Scientists have learned a lot about aquatic invasive species, and experts now say the appearance of an exotic species in a body of water doesn’t necessarily mean the end of life as we know it.
I’ve come to a place where the boundaries—between ice and vapor, between glacial moraines and muddy paths in the woods, between icicles and ice sheets, between the past, the present, and the future—are all boundaries that can sublimate away, leaving behind only awe, and hope, and spring.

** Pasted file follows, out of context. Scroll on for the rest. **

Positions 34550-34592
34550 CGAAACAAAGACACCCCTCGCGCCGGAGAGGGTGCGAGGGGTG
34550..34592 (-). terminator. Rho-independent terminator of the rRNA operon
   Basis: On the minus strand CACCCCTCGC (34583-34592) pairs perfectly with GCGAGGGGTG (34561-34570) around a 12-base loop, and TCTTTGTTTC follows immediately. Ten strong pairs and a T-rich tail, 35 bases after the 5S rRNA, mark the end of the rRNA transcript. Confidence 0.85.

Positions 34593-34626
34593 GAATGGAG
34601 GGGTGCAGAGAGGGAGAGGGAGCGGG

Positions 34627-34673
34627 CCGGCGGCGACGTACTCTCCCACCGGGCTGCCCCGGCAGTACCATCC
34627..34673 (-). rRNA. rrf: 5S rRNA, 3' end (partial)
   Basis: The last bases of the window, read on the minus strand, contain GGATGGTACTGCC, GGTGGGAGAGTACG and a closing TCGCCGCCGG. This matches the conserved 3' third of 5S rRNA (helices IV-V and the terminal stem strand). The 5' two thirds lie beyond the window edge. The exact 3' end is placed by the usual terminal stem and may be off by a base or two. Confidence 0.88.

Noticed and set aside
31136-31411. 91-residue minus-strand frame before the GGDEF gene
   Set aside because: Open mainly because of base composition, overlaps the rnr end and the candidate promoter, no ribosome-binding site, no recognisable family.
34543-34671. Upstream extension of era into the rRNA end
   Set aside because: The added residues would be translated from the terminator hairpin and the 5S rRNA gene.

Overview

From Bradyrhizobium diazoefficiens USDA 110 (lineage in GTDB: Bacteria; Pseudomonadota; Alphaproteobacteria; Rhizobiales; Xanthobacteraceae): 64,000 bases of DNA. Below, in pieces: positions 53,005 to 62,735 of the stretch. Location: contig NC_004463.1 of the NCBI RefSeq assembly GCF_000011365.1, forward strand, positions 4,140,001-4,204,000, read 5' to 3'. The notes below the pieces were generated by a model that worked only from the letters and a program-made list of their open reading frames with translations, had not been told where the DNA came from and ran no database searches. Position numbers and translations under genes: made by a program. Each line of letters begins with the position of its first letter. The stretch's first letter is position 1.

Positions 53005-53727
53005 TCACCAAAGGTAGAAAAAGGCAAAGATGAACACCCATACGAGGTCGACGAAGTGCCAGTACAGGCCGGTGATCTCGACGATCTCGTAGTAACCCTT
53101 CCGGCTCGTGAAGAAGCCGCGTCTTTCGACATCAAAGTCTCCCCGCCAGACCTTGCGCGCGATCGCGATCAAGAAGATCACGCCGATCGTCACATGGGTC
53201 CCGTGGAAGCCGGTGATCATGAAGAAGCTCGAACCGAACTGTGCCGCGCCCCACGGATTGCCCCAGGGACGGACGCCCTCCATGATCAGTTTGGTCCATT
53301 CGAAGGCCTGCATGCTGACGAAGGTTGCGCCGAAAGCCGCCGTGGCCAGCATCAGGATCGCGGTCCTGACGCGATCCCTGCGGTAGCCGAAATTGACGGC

“Timber sales are not planned by wildlife managers; they’re assigned from the top down.”
The federal government has approved controversial water quality changes for Minnesota.
A new short film, Oshkigin: Spirit of Fire, shows the traditional controlled burning practices of the Anishinaabe people. These small burns help prevent wildfires from getting out of hand.
“We’ll use these stable isotope fingerprints of mercury to look at what source is being methylated and getting into the fish,” says USGS’s Sarah Janssen.
Researchers are learning about the microplastics in Lake Superior.
Agate commentary and an interview with scientist Jim Almendinger
Minnesota agency plans to set new rules that critics say will allow degradation in water quality.